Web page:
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2009-07-27 - Colloque/Présentation - communication orale - Anglais - 1 page(s)

Tassin Alexandra , Coppée Frédérique , Leroy Baptiste , Erculisse V., Sauvage Sébastien, Charron Sébastien , Vanderplanck Céline, Barro Marietta, Vander Elst Luce , Muller Robert , Laoudj-Chenivesse Dalila, Colet Jean-Marie , Wattiez Ruddy , Belayew Alexandra , "Investigations on the molecular mechanism of a muscular dystrophy (FSHD) by proteomic and metabonomic analyses of primary myoblast cultures" in International Symposium Signal transduction and disease, Aachen, Allemagne, 2009

  • Codes CREF : Sciences biomédicales (DI3200), Biologie moléculaire (DI3111), Pathologies particulières (DI3370), Biologie cellulaire (DI311D)
  • Unités de recherche UMONS : Chimie générale, organique et biomédicale (M108), Biologie moléculaire (M122), Biologie humaine et Toxicologie (M125), Protéomie et Microbiologie (S828)
  • Instituts UMONS : Institut des Sciences et Technologies de la Santé (Santé)

Abstract(s) :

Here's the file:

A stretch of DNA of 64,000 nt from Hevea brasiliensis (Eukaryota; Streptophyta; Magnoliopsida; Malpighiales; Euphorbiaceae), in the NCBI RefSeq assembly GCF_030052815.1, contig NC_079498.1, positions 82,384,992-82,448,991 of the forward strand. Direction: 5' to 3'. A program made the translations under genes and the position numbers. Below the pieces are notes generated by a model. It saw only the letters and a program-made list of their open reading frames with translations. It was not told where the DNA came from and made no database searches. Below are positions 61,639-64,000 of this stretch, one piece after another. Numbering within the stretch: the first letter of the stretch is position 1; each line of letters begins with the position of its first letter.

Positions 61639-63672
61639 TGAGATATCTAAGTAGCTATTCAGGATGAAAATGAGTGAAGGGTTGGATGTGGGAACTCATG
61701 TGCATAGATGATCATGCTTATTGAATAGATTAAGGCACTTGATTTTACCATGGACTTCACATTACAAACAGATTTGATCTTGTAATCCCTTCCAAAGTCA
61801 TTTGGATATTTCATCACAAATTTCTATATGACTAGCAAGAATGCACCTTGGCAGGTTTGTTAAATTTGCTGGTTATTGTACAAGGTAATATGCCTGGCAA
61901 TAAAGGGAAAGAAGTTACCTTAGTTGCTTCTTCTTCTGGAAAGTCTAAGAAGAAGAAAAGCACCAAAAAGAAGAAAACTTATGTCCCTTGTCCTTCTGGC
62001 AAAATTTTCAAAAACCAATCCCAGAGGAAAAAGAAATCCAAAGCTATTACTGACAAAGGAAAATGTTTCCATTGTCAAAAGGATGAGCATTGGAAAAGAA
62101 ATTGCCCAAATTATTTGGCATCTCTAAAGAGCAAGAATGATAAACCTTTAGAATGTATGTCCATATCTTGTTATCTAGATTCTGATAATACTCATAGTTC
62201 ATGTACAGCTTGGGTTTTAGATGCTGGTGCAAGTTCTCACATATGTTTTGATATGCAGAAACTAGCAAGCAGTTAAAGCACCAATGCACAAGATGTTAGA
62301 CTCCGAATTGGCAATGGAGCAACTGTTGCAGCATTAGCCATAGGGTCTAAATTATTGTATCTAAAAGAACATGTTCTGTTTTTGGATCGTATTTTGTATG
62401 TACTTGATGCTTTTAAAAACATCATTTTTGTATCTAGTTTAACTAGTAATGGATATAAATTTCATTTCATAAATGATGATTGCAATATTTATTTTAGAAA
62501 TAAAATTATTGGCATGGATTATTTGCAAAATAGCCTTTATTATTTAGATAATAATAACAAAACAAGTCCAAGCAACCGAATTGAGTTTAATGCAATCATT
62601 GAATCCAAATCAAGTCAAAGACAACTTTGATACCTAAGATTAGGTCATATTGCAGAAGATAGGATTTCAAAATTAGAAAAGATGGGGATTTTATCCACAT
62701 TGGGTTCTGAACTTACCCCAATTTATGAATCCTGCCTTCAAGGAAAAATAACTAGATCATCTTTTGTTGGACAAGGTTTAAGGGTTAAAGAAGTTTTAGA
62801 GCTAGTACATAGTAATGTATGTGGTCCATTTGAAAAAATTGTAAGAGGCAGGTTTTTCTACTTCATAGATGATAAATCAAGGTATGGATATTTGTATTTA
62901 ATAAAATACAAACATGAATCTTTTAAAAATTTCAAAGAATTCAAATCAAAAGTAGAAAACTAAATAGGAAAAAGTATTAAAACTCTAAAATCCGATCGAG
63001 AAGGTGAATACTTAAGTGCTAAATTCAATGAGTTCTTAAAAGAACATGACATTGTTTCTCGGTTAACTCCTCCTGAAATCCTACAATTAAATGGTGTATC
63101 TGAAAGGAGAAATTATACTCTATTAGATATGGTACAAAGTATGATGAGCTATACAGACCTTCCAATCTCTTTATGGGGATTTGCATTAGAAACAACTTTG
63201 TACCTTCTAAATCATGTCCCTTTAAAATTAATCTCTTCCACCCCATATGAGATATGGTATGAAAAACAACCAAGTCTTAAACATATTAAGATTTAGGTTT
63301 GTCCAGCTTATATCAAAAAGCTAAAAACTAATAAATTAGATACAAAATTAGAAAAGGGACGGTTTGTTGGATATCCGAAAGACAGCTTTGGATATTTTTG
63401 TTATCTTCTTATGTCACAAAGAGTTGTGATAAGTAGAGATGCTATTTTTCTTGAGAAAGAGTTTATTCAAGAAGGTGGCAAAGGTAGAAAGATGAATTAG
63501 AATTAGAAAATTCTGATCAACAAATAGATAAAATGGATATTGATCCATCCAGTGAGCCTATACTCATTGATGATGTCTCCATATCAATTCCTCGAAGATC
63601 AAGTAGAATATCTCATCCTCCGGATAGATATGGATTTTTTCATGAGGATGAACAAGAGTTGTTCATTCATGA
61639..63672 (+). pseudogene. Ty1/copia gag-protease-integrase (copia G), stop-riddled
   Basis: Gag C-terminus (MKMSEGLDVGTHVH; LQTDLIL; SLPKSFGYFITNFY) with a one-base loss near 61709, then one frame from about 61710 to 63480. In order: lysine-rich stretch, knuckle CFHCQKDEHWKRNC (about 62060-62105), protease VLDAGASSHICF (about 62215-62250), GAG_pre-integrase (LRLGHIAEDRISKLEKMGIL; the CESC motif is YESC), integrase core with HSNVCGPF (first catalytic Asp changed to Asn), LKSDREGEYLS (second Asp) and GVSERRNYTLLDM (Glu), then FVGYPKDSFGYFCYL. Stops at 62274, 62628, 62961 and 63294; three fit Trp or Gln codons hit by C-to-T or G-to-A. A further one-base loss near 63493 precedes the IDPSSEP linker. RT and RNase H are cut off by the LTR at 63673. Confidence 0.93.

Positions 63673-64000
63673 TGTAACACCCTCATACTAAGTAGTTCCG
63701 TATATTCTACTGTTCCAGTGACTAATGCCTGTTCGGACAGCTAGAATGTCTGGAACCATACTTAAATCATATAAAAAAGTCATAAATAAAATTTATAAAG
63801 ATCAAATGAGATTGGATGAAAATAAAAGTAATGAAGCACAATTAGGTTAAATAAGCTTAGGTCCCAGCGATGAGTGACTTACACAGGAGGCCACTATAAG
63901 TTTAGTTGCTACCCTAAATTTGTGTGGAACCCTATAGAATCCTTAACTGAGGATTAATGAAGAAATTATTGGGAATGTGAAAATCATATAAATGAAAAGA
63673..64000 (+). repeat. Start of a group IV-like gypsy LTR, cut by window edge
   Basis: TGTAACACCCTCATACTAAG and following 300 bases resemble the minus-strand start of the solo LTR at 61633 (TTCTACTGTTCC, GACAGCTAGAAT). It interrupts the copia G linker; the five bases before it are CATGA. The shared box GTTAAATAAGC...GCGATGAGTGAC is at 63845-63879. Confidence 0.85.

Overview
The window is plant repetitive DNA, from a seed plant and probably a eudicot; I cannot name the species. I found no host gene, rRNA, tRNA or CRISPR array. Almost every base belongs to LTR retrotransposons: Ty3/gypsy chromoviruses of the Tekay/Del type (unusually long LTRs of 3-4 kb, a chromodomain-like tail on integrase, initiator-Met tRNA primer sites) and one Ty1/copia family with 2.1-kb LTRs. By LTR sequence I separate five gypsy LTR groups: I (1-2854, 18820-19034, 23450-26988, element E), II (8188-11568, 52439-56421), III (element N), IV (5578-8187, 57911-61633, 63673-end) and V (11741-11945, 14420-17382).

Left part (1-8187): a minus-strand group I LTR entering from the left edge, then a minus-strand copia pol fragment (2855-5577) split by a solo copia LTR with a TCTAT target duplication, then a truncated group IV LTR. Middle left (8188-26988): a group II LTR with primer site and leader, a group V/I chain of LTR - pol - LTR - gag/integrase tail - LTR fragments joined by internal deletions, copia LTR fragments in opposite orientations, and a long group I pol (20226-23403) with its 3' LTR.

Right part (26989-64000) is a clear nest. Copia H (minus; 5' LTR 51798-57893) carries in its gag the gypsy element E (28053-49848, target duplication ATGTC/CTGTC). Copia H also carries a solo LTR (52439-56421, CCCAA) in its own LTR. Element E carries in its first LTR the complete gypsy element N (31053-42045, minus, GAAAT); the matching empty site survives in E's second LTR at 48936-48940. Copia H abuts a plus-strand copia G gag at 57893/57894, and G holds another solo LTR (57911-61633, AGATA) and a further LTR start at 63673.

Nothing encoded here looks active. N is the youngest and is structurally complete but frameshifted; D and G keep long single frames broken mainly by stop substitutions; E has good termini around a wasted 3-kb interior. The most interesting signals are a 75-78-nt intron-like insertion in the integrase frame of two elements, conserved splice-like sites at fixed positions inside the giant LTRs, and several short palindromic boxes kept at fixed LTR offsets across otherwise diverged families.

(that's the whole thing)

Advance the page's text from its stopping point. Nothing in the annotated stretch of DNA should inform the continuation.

(Anglais) Facioscapulohumeral muscular dystrophy (FSHD) is a dominant genetic disease linked to deletions in an array of 3.3-kb repeated elements named D4Z4 on chromosome region 4q35. Non affected individuals present 11-150 D4Z4 copies while patients only have 1-10 copies. We identified a double homeobox gene (DUX4) within each D4Z4 unit that is activated in muscle cells following the FSHD deletion. The DUX4 protein is a transcription factor that targets a number of genes, some of which encode other transcription factors. Among others, DUX4 inhibits MYOD, leading to myoblast differentiation defects, activates PITX1 that induces muscle atrophy, and inhibits genes involved in response to oxidative stress. Several studies investigated gene /protein expression in FSHD primary myoblasts or muscle biopsies. Since DUX4 is activated upon myoblast differentiation, we chose to compare the proteome of FSHD and control myotubes by gel free differential mass spectrometry analysis using an isotope coded protein labelling (ICPL). In keeping with an FSHD differentiation defect we observed increased amounts of vimentin and galectin-1 that were confirmed by specific immunodetection on Western blots. We found a general decrease of cytoskeletal and contractile proteins that could reflect an atrophy-associated proteolysis as well as differentiation defects. Our data also confirmed a mitochondrial dysfunction in FSHD: enzymes involved in fatty acid ß-oxidation, Kreb’s cycle and the electron transport chain were decreased. There was no change in glycolytic enzymes but an increase of lactate dehydrogenase that correlated with lactate accumulation in the culture medium as observed by a metabonomics analysis (proton Nuclear Magnetic Resonance spectra).